Bottom line: Obesity appeared to contribute to differences in internalizing behaviors, but not in externalized behaviors; poor correlation between OSA severity, quality of life and behavior underscore the importance of treating OSA regardless of severity.
Explore this issue:May 2013
Citation: Tripuraneni M, Paruthi S, Armbrecht ES, Mitchell RB. Obstructive sleep apnea in children. Laryngoscope. 2013;123:1289-1293.
—Reviewed by Amy Eckner
Many Otolaryngologists Dissatisfied with Current Sinus CT Results
How satisfied are otolaryngologists with paranasal sinus computed tomography (PSCT), and how effective is it?
Background: PSCT is an important aid in the diagnosis of chronic rhinosinusitis because of the excellent osseous detail it provides, including extent and characterization of the disease, location of surgically relevant anatomic structure and critical anatomic variations. Although standardized reporting templates exist for many pathology and radiology investigations, standardized PSCT reporting has failed to gain acceptance among otolaryngology communities.
Study design: A national voluntary online survey of practicing otolaryngologists in Canada (14 percent response rate) and a randomized retrospective review of PSCT reporting from two major centers between December 1, 2009 and December 1, 2011.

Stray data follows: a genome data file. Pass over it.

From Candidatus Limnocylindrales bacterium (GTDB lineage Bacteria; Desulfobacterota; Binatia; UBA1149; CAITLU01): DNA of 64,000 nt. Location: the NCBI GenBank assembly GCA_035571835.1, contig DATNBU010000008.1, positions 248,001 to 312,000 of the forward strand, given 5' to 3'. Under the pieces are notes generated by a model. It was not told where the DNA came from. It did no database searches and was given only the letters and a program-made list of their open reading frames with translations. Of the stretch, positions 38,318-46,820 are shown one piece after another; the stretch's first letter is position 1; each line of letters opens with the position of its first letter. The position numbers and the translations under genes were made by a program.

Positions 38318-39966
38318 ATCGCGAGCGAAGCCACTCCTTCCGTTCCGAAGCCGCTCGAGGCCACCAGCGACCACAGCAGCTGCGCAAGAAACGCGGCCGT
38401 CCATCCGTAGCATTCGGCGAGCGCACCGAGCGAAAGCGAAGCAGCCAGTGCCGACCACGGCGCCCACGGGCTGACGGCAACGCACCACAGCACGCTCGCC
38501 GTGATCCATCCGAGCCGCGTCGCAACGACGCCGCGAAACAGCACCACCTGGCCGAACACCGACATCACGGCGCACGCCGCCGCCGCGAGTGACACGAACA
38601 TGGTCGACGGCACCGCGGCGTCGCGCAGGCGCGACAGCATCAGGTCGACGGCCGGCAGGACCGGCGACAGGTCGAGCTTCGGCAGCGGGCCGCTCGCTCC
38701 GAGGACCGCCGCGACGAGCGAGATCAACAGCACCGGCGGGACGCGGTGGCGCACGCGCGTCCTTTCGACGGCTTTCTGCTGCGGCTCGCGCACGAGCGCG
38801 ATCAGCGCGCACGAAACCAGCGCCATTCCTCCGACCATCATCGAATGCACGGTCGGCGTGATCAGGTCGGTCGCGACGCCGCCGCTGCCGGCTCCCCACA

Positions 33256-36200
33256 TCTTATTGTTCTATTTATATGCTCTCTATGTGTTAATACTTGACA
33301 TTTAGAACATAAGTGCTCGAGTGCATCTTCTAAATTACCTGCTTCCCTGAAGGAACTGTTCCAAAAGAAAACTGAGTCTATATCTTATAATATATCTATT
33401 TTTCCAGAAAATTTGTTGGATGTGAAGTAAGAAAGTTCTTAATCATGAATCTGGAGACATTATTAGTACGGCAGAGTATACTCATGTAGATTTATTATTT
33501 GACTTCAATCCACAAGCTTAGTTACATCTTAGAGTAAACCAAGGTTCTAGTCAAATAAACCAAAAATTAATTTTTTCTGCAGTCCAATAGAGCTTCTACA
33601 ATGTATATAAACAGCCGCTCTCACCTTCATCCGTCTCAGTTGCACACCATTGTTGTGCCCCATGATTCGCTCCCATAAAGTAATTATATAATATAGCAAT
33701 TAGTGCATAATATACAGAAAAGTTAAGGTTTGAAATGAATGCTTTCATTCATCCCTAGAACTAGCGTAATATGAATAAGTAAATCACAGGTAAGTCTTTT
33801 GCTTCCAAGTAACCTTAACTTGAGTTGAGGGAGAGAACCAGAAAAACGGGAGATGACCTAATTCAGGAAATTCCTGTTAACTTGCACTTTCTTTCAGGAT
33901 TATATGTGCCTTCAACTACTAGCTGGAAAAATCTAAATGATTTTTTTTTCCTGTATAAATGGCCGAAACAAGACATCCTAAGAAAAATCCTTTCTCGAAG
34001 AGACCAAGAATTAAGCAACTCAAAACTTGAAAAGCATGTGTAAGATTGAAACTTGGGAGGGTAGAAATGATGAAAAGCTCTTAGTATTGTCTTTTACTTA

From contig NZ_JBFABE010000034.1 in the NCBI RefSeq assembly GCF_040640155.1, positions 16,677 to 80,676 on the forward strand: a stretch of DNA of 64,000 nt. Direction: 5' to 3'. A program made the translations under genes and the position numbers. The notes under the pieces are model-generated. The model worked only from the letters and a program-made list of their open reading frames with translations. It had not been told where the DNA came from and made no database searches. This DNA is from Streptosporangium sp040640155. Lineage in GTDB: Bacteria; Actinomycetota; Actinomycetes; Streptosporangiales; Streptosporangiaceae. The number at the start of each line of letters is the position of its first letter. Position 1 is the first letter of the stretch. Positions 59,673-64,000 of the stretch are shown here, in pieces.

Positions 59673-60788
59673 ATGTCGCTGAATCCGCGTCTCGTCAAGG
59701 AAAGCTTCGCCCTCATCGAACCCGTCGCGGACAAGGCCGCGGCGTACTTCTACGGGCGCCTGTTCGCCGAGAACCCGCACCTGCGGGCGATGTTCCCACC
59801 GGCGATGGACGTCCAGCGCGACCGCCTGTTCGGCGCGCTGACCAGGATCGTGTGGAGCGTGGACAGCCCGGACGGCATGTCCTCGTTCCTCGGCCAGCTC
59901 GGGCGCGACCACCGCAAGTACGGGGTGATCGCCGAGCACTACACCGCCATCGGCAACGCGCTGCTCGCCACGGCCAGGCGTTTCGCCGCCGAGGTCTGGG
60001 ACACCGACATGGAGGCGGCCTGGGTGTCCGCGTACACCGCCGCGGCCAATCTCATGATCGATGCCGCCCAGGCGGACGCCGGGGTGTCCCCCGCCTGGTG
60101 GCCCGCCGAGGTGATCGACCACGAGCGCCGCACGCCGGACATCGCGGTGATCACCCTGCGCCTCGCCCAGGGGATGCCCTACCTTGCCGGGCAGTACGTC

Setting: A national survey of all Canadian otolaryngologists was conducted in September 2011; Alberta Health Services—Calgary Zone and the Ottawa Hospital.
Synopsis: Seventy-five percent of all survey respondents indicated that current PSCT reporting did little for clinical assessments, with 67 percent wanting more clinically relevant information on CRS disease staging and sinonasal anatomic variations, as well as information addressing high-risk areas encountered during endoscopic sinus surgery.
PSCT scan results were separated into groups based on radiologist training and experience: head and neck radiologists (at least two years of neuroradiology fellowship training, including detailed head and neck training); neuroradiologists (at least two years of neuroradiology fellowship training, with less than 50 percent of that time spent interpreting non-neuro head and neck imaging studies); and other radiologists (did not fulfill the criteria for either of the other two groups). A list of seven critical and 11 noncritical items were examined in the PSCTs; three independent reviewers reviewed each PSCT report. Reporting of both critical and noncritical items was inconsistent and highly variable, and variation depended on the training and experience of the radiologist. The most consistently reported items were optic nerve anatomy, internal carotid artery anatomy and lamina papyracea integrity. The least consistently reported items were anterior ethmoid artery location, ethmoid skull base integrity and the presence of a sphenoethmoidal (Onodi) cell.